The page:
The Science of Giving

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The Science of Giving

When we are young, the anticipation of receiving a gift is intoxicating. It was hard waiting until it was time to rip open the colorful paper to find out what surprise was inside.  As we get older, though, something shifts and we often find more happiness and satisfaction in giving to others, rather than receiving. The old adage ‘it is better to give than to receive’ can be traced back to the bible; it is often thought of as a moral lesson. But there is scientific support to show that gift giving has neurological and psychological benefits for the giver.

Studies of the brain have shown that the ‘happiness centers’ of the brain are positively affected when the subject spent money on others. Researchers also found that as generosity increased, so did the levels of dopamine (the neurotransmitter related to happiness) in the brain.  Michael Norton, a professor at Harvard Business School, published a study in which over 600 Americans were questioned about how much they earned, how they spent their money and how they rated their happiness. The results showed that regardless of income, the people who spent money on others reported greater happiness. And it didn’t necessarily matter how much was spent; Norton said: "So instead of buying yourself a coffee, buy your friend a coffee and that might actually make you a happier person."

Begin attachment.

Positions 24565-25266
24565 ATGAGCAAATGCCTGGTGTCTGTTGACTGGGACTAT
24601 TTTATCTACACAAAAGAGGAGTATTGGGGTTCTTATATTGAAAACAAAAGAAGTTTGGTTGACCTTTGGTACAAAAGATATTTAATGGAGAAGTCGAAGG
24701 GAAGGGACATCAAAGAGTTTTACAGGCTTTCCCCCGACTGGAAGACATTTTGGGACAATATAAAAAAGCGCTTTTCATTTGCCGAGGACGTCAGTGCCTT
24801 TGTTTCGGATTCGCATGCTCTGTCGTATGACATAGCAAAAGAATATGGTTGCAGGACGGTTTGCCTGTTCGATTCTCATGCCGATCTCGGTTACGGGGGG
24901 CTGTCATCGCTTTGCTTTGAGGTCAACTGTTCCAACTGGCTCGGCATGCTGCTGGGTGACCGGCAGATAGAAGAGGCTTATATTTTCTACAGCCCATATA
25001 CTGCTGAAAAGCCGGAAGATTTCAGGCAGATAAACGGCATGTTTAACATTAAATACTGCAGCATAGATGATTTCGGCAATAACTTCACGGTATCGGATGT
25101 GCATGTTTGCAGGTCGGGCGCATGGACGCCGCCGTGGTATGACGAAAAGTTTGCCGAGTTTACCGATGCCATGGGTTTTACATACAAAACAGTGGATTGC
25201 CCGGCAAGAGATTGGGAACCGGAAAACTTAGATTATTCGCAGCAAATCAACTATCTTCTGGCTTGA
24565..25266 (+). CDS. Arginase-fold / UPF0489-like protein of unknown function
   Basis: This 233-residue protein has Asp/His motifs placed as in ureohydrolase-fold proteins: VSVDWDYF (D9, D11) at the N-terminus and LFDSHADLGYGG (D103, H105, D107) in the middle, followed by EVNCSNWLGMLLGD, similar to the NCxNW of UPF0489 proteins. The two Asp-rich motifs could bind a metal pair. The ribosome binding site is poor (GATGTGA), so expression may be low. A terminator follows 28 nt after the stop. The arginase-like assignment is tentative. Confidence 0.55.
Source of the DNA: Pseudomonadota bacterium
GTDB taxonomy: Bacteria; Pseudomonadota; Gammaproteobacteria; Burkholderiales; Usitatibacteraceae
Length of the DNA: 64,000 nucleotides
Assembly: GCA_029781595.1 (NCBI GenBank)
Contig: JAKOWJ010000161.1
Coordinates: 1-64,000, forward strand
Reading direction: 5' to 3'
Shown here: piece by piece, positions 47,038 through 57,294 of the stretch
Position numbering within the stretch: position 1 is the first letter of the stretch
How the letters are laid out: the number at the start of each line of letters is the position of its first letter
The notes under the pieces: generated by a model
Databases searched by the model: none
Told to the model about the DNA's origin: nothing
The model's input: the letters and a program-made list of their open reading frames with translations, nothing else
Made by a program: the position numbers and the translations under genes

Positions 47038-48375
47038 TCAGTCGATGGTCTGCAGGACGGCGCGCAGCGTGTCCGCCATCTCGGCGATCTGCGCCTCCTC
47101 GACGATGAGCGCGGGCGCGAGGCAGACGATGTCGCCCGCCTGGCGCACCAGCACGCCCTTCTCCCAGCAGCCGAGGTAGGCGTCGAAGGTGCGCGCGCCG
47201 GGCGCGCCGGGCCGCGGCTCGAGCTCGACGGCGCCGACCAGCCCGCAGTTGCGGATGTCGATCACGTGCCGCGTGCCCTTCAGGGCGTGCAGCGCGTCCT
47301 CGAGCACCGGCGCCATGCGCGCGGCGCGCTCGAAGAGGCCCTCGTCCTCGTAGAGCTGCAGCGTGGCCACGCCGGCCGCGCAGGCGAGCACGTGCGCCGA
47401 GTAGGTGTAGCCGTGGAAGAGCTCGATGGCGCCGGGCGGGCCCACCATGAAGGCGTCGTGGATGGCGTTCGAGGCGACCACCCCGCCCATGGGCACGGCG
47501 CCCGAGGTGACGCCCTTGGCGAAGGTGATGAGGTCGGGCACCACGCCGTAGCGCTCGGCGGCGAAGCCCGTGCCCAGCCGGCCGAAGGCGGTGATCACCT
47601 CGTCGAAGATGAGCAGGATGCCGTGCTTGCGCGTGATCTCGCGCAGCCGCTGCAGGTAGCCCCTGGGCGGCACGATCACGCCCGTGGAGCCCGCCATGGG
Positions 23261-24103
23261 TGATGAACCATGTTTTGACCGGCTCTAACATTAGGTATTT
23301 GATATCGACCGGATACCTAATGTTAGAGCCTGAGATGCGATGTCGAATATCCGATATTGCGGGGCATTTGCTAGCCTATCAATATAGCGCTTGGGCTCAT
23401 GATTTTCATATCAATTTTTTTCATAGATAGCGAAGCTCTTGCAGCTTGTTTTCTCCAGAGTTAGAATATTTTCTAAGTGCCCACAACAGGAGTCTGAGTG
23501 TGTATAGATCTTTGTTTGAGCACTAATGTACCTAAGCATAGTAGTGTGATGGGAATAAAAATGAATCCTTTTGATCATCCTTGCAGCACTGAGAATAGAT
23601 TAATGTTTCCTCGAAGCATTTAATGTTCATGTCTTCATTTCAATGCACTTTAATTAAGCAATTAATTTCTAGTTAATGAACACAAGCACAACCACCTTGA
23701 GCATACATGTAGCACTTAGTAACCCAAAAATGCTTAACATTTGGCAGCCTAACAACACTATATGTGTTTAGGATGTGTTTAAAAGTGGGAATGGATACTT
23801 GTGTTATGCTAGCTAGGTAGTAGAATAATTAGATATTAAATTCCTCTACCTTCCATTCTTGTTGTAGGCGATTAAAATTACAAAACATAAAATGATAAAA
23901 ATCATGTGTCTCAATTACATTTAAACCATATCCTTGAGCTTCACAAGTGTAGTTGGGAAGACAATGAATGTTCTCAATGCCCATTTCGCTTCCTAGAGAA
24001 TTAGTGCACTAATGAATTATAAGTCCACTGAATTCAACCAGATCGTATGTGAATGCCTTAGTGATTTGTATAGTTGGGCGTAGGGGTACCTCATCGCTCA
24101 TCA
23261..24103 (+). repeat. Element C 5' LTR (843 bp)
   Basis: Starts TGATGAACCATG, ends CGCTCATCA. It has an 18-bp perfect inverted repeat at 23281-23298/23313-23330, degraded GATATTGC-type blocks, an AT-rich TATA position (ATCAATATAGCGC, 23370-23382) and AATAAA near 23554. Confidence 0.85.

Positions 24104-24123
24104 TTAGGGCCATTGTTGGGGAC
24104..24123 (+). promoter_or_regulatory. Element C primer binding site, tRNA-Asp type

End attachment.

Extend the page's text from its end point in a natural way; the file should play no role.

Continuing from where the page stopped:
According to the World Health Organization (WHO), "an estimated 3.8% of the population experience depression, including 5% of adults (4% among men and 6% among women), and 5.7% of adults older than 60 years." Depression is a leading cause of disability worldwide and is a major contributor to the overall global burden of disease. Globally, one in seven 10-19-year-olds experience a mental disorder. Half of all such disorders start by age 14 years but most are undetected and untreated. 

Spending time picking out the perfect gift for someone or donating to an important cause might seem like a small gesture, but even a small act of giving, in whatever capacity, can trigger those warm and uplifting sensations that can help combat depressive feelings that could be negatively impacting your health and that of others in our sphere. 

This February we celebrate Valentines Day...what a perfect opportunity to exercise the science of giving, no matter how big or small that effort may be. Remember, you are not only making someone else's day but doing something healthy for yourself too!

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